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February 10, 2010

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EU perplexed over way out of Greece crisis

MARKETS somehow expect the European Union to backstop Greece's sagging finances. But with officials denying a bailout is needed, the precise path out of the crisis for the EU's incoming new leadership remains fogged with uncertainty.

The EU's own government-backed lender yesterday said it cannot bail out Greece or any other European country that can't pay its debts.

The European Investment Bank said in a statement that it could "only finance economically viable projects" and that its rules would not allow it to help an EU nation cover a budget deficit.

That narrowed the options as Europe's currency union faces an unprecedented crisis as financial markets and the euro have tumbled in recent weeks - with the euro now trading near an eight-month low against the United States dollar - on worries that Greece might need a financial rescue to cope with its soaring debt and deficit.

European stocks inched up yesterday, and the euro rose by three-quarters of a cent to US$1.3725, on speculation that heads of state and government will have to announce some measure to help Greece when they meet at a summit in Brussels tomorrow.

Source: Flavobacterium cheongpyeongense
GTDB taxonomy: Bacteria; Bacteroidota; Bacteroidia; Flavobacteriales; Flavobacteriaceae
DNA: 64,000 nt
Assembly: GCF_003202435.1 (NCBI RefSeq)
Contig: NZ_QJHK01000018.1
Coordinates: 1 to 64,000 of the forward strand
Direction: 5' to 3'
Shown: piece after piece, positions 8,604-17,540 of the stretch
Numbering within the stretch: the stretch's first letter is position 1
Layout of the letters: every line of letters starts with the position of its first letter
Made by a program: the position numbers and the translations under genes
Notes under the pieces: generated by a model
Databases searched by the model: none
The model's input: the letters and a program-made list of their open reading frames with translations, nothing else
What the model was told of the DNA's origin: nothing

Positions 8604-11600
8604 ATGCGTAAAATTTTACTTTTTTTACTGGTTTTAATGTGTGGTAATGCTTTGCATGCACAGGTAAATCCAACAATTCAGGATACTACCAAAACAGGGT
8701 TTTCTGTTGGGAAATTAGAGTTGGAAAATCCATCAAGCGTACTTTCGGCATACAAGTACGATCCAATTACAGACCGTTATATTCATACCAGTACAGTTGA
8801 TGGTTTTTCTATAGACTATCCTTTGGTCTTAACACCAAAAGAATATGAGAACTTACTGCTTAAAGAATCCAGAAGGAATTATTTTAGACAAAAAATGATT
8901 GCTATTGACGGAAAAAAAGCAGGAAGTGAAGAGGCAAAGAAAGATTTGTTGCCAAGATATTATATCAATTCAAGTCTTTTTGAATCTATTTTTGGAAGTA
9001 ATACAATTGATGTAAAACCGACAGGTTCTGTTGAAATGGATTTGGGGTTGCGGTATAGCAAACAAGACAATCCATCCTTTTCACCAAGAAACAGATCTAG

Fears about Greece's financial stability have hiked the cost of Greek borrowings and upped the pressure on other countries in the 16-nation eurozone that are running massive deficits, such as Portugal, Spain and Ireland.

Jittery markets are piling the pressure on EU nations to state clearly what they would do if a euro member is likely to default. Officials have not managed to calm these market worries with repeated assurances from both the EU and the Greek government that Greece can pull itself out of its debt crisis with a harsh austerity program of cuts to public spending that have already triggered strikes and protests.

The crisis shows one of the vulnerabilities of the 10-year-old currency union, in that it lacks an effective central authority to enforce limits budget spending. With budgets in the hands of 16 separate governments, the euro relies on a set of rules limiting deficits to 3 percent of gross domestic product.


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